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August in Libreville--WashPost 11-10-05

Date: Fri, 11 Nov 2005 01:02:27 -0500
Subject: August in Libreville--WashPost 11-10-05
*washingtonpost.com* <http://www.washingtonpost.com/>*August in Libreville?*

Thursday, November 10, 2005; A27

/Members of Congress who accompanied former K Street lobbying powerhouse
Jack Abramoff on golf trips to Scotland in the summer of 2003 might have
looked for another junket instead if they had seen this three-page pitch
letter Abramoff wrote on July 28 that year to Gabonese President Omar
Bongo./

/Abramoff's lobbying activities for his firm Greenberg Traurig LLP,
including trips he arranged for members of Congress, are the subject of
a criminal investigation as well as an inquiry by the Senate Indian
Affairs Committee, which included this letter in documents released last
week./

*-- Sue Schmidt*

/Excerpts from Abramoff's letter:/

Dear Mr. President,

. . . Our firm is one of the very top lobbying and public affairs law
firms in the nation. We have a wealth of powerful corporate and
government clients who keep our team of lobbyists very active. Our
success rate is exceptional.

. . . I have been cautiously working to obtain a visit for the President
. . . to see President Bush, the Congress and policy and opinion makers
in the United States. As you know, we were, in advance of the war in
Iraq, able to secure a tentative date for this meeting, however, the war
cancelled all such scheduled visits, with the exception of the critical
US war allies.

Since the time of the war, we have been discussing a rescheduling of the
meeting. . . .

Our firm was approached by a neighboring nation which also desired such
a meeting, and indeed much more than a meeting. Of course, our firm's
main strength is not in just setting up meetings, but in changing and
impacting US policy, so to the neighbor, the meeting is important, but
merely the tip of the iceberg.

The neighbor has offered to put up the resources which are necessary to
not only secure a meeting, but more importantly, to commence a policy
effort in Washington which could impact America's Africa policy in
limited ways. These resources are substantial and would be used to build
a support network for the neighbor which would enable the decision
makers to move the neighbor up on the priority list. . . .

Roger [an unidentified friend who suggested this letter] told me not to
make a decision yet. . . . [He] told me that Gabon still wished our
services and would match the offer of the neighbor. I told him that I am
being called incessantly by the neighbor so, if this was a real offer,
we needed to confirm it quickly. I have a fiduciary obligation to the
firm to confirm possible representations with great certitude.

. . . I suggested that I visit Gabon after my trip to Scotland in mid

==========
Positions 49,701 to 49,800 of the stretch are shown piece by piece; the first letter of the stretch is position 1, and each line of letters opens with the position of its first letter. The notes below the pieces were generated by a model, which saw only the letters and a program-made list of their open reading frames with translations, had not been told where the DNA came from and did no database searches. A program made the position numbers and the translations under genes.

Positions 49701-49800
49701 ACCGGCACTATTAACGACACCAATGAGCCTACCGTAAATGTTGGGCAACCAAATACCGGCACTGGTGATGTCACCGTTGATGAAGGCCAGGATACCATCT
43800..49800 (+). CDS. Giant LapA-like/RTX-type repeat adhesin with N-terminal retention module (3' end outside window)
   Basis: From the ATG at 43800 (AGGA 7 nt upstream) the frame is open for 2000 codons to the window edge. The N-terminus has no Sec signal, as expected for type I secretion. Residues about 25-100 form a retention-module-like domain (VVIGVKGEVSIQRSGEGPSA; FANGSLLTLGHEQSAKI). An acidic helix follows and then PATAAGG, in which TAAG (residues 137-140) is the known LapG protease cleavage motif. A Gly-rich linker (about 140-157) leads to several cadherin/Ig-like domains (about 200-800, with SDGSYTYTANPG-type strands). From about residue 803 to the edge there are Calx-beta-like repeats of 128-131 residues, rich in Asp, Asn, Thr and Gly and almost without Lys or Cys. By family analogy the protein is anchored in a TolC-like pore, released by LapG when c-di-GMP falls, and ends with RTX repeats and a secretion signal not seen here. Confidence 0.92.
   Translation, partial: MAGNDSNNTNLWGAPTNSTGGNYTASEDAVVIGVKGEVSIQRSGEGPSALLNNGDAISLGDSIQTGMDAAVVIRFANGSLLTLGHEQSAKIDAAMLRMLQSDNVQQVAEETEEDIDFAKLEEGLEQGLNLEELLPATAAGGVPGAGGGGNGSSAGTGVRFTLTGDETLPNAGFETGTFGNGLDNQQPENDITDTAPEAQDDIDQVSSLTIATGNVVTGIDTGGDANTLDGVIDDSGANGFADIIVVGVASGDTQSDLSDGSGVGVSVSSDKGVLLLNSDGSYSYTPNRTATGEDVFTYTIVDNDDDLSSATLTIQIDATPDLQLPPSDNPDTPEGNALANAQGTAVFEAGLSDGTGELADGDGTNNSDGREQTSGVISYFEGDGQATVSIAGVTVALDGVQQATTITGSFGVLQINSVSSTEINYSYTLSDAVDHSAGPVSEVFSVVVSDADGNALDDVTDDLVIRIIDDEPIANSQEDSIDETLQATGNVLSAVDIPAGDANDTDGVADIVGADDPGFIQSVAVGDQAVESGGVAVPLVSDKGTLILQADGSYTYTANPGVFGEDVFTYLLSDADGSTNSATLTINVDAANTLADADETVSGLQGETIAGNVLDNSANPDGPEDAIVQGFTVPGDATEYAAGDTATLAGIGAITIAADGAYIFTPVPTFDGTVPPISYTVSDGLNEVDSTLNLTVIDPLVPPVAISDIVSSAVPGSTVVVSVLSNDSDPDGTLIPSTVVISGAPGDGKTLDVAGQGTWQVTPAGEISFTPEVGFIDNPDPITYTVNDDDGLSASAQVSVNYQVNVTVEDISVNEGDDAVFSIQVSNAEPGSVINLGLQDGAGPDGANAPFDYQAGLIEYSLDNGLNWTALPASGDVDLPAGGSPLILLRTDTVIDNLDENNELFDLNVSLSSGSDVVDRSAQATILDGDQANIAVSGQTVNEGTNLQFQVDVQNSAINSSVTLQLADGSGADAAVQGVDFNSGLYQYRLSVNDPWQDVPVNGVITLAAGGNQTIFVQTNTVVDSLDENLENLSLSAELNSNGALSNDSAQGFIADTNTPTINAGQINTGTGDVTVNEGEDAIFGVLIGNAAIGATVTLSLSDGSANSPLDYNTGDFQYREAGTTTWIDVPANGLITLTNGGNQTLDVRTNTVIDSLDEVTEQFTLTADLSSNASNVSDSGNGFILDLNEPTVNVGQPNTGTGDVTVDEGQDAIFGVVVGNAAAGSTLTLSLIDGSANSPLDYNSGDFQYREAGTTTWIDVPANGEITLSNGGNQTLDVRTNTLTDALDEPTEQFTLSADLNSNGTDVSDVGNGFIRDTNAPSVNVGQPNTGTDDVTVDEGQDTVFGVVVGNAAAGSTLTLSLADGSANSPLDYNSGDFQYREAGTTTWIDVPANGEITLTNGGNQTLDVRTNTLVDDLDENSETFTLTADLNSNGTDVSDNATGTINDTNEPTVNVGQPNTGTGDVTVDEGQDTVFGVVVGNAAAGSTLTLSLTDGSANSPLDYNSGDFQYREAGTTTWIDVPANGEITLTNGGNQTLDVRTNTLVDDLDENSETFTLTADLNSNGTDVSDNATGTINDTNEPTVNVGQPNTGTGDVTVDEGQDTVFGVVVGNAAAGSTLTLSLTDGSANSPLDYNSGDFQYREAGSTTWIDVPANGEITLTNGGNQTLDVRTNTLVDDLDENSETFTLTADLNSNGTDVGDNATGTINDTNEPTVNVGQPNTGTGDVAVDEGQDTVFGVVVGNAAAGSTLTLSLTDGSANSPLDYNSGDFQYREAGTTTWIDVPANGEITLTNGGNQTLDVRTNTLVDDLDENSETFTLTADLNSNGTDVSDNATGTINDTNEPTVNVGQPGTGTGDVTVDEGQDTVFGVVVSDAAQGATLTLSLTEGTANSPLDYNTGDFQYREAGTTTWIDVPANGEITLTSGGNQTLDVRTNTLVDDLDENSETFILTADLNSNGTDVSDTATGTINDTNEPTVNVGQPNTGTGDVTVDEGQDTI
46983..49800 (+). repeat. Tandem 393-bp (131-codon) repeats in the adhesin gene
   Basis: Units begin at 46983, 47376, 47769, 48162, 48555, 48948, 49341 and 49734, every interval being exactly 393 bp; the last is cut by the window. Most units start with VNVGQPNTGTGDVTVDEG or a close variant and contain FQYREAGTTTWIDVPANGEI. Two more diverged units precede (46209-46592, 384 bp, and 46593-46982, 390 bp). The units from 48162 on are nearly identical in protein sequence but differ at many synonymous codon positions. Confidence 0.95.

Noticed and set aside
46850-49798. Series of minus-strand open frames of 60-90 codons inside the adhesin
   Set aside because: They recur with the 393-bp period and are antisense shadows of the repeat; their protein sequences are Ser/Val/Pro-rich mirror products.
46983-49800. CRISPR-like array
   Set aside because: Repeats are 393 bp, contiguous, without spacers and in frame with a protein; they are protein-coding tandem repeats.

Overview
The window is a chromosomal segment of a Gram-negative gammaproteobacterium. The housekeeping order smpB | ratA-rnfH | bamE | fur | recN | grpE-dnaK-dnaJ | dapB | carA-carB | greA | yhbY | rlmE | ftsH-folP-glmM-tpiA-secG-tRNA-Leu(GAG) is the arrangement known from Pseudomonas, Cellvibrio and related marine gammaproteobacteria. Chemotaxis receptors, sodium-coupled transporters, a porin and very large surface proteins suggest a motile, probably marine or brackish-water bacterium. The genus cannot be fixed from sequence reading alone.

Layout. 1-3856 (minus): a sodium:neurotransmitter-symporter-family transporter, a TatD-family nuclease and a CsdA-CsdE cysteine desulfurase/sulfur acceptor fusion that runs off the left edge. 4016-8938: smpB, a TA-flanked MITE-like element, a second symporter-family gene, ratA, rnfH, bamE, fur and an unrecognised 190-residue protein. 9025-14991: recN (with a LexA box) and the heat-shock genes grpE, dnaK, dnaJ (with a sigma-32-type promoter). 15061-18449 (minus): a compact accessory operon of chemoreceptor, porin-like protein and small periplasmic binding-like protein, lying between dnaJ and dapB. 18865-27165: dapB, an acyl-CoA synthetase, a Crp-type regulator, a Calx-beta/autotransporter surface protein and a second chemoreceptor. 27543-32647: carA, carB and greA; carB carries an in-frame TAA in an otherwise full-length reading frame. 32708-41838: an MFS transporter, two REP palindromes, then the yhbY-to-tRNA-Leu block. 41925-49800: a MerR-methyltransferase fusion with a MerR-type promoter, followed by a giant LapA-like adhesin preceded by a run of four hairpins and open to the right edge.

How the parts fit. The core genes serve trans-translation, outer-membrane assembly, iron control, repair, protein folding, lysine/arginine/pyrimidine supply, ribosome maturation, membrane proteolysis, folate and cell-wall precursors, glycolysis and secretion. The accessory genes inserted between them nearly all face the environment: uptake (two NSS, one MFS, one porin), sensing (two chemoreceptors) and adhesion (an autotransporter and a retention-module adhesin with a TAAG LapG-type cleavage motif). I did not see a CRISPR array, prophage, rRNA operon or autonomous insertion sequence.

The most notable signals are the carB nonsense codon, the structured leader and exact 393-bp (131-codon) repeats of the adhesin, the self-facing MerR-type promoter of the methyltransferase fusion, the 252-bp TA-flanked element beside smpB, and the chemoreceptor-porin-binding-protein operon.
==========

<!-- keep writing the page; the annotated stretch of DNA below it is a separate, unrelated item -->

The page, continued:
August, but that in order for me to preserve this and be able to turn
down the neighbor's offer, we had to commence the representation, even
in small part, perhaps ten percent . . . . Please bear in mind that the
neighbor's proposal was to pay the entire amount up front.

. . . [As] with all my clients around the world, if I am required to
travel, it must be on the basis by which I travel anywhere, being in a
private aircraft, which bears a substantial cost unfortunately. . . . I
have always insisted -- even to clients whom I have represented for many
years -- that the costs are covered in advance. . . .

. . . I would be quite unpopular at my firm if I were to forego a
multi-million dollar firm offer on the hope of a similar opportunity
elsewhere.

I suggested again that we commence with a small amount, so that I can
secure the firm, and we can commence what will be a very difficult task
of achieving the meeting. . . .

I am willing to visit after my visit to Scotland with the Congressmen
and Senators I take there each year. It is possible that they will want
to join me in Gabon, which would be an extra bonus. . . . [In] order to
do this, we must commence the effort as soon as possible and I must know
that the extra costs of prolonging my trip can be covered in advance.

I am sorry for all of these logistical details, but we are a firm in
high demand and it is my responsibility to ensure that our business
approach is prudent. I am confident that we will have a long, productive
and warm relationship, but good relationships are built on firm
understandings at the outset.

. . . I do need to resolve this one way or another with the neighbor by
next week. At that time, I will have delayed them for almost three weeks
beyond when they wished to commence the representation. . . .

With high regard and much admiration, I am

Sincerely yours,

Jack Abramoff

Senior Director, Government Affairs

© 2005 The Washington Post Company
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